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assert from <cassert>

P: n/a
Hi,

why can I use assert from <cassert> without resolving the std::
namespace? E.g.:

#include <cassert>

int main()
{
assert(true); // shouldn't this be: std::assert(true) ?
}

This compiles. I thought in the <c****> headers the macros are undef'ed
and replaced in favor of inline functions which reside in the std
namespace? In this case my program shouldn't compile. I'm using g++ 3.3.5.

--
Matthias Kaeppler
Jul 23 '05 #1
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13 Replies


P: n/a
Matthias Kaeppler wrote:
why can I use assert from <cassert> without resolving the std::
namespace? E.g.:

#include <cassert>

int main()
{
assert(true); // shouldn't this be: std::assert(true) ?
}

This compiles. I thought in the <c****> headers the macros are undef'ed
and replaced in favor of inline functions which reside in the std
namespace? In this case my program shouldn't compile. I'm using g++ 3.3.5.


'assert' is a macro, not a function.

V
Jul 23 '05 #2

P: n/a
Matthias Kaeppler wrote:
why can I use assert from <cassert> without resolving the std::
namespace? E.g.:

#include <cassert>

int main()
{
assert(true); // shouldn't this be: std::assert(true) ?
It's a #define macro.
}


(You might get in the habit of reading those header files...)

--
Phlip
http://industrialxp.org/community/bi...UserInterfaces
Jul 23 '05 #3

P: n/a
Victor Bazarov wrote:
Matthias Kaeppler wrote:
why can I use assert from <cassert> without resolving the std::
namespace? E.g.:

#include <cassert>

int main()
{
assert(true); // shouldn't this be: std::assert(true) ?
}

This compiles. I thought in the <c****> headers the macros are
undef'ed and replaced in favor of inline functions which reside in the
std namespace? In this case my program shouldn't compile. I'm using
g++ 3.3.5.


'assert' is a macro, not a function.

V


If it hasn't been replaced by an inline function (like many other
macros), what's the point of the <cassert> header?

--
Matthias Kaeppler
Jul 23 '05 #4

P: n/a
Matthias Kaeppler wrote:
Victor Bazarov wrote:
Matthias Kaeppler wrote:
why can I use assert from <cassert> without resolving the std::
namespace? E.g.:

#include <cassert>

int main()
{
assert(true); // shouldn't this be: std::assert(true) ?
}

This compiles. I thought in the <c****> headers the macros are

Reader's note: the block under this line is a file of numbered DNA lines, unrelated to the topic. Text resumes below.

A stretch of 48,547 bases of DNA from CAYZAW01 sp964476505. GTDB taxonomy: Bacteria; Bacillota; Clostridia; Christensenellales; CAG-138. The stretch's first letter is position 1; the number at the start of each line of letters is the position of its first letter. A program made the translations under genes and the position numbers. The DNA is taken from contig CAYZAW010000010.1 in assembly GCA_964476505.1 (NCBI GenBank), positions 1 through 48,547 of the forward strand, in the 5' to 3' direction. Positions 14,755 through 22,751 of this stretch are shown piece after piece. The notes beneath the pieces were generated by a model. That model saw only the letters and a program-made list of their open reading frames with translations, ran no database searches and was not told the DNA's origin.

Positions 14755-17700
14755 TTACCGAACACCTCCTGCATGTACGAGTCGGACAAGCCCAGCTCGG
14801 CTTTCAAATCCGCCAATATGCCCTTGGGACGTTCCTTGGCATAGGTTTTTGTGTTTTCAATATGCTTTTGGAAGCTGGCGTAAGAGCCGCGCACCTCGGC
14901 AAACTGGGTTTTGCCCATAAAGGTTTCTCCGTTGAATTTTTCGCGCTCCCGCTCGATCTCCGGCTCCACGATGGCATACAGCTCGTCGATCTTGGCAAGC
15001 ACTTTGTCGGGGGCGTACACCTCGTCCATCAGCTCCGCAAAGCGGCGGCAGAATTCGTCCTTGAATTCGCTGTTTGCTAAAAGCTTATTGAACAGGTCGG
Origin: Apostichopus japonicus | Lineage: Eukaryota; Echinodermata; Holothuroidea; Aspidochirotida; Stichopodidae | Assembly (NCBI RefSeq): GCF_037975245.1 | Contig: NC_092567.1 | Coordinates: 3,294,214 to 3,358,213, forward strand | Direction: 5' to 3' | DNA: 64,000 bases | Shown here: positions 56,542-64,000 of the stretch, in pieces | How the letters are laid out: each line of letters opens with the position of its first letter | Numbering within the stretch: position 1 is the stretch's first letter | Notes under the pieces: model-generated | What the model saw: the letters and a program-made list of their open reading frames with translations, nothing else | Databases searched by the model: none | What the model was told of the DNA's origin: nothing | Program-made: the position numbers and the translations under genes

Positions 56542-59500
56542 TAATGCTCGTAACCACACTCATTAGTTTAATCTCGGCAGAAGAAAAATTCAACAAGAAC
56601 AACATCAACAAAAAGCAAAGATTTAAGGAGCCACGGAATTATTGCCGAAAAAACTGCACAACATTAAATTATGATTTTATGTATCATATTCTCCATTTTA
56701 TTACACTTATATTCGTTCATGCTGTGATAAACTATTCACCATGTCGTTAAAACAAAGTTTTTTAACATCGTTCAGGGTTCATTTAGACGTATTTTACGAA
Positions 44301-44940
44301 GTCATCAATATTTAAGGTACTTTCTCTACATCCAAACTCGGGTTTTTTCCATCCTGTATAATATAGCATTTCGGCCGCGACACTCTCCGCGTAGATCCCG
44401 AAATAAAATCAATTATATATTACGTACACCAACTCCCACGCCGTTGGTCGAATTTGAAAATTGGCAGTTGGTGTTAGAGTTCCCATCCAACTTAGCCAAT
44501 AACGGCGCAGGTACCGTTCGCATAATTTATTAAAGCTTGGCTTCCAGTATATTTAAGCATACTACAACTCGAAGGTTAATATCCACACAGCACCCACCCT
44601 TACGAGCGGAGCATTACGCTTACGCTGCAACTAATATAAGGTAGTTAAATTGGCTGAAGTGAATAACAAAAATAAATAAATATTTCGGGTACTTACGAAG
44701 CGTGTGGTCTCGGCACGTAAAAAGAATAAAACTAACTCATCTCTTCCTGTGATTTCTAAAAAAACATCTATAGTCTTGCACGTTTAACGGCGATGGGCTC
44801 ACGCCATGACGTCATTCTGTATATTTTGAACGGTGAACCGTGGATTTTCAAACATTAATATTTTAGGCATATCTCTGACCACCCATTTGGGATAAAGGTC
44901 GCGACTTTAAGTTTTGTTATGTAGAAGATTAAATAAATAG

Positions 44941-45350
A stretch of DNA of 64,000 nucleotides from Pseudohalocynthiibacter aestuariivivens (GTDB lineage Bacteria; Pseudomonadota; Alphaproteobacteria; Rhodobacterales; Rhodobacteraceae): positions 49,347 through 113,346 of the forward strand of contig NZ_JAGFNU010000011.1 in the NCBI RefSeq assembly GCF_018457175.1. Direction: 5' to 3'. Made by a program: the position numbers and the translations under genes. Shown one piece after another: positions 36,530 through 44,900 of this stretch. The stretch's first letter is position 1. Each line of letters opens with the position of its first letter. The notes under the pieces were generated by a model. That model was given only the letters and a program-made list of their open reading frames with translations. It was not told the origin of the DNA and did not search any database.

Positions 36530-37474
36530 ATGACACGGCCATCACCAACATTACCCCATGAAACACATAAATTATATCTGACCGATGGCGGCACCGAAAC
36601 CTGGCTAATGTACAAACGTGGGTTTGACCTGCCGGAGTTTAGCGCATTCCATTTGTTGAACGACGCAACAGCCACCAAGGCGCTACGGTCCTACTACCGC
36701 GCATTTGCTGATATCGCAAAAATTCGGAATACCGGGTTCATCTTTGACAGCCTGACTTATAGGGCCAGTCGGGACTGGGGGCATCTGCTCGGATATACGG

undef'ed and replaced in favor of inline functions which reside in
the std namespace? In this case my program shouldn't compile. I'm
using g++ 3.3.5.


'assert' is a macro, not a function.

V

If it hasn't been replaced by an inline function (like many other
macros), what's the point of the <cassert> header?


I don't understand the question, I guess. What do you mean "what's the
point"? There are no Standard C++ headers with .h in them. The existence
of old .h headers is a compatibility requirement and those features
(listed in Annex D, BTW) have been deprecated. Now, things that are
macros in C are still macros in C++, see 17.4.1.2/5. The C++ Standard
_allows_ their implementation as functions but doesn't *mandate* it.

V
Jul 23 '05 #5

P: n/a
Victor Bazarov wrote:
Matthias Kaeppler wrote:
Victor Bazarov wrote:
Matthias Kaeppler wrote:

why can I use assert from <cassert> without resolving the std::
namespace? E.g.:

#include <cassert>

int main()
{
assert(true); // shouldn't this be: std::assert(true) ?
}

This compiles. I thought in the <c****> headers the macros are
undef'ed and replaced in favor of inline functions which reside in
the std namespace? In this case my program shouldn't compile. I'm
using g++ 3.3.5.
'assert' is a macro, not a function.

V


If it hasn't been replaced by an inline function (like many other
macros), what's the point of the <cassert> header?

I don't understand the question, I guess. What do you mean "what's the
point"? There are no Standard C++ headers with .h in them. The existence
of old .h headers is a compatibility requirement and those features
(listed in Annex D, BTW) have been deprecated. Now, things that are
macros in C are still macros in C++, see 17.4.1.2/5. The C++ Standard
_allows_ their implementation as functions but doesn't *mandate* it.

V


Oh, okay. It's just that I had a look at some of those c-headers a while
ago, and I spotted tons of #undef's and macros replaced by inline
functions. That's why I thought assert would now be an inline function, too.

--
Matthias Kaeppler
Jul 23 '05 #6

P: n/a
Hi

Matthias Kaeppler wrote:
Oh, okay. It's just that I had a look at some of those c-headers a while
ago, and I spotted tons of #undef's and macros replaced by inline
functions. That's why I thought assert would now be an inline function,
too.


If you can think of some way how an inline function could be able to print
messages like "Assertion failed in line 7, file 'test.cc': 1 == 4" then I
think it will soon become an inline function. Until then it will stay a
macro.

Markus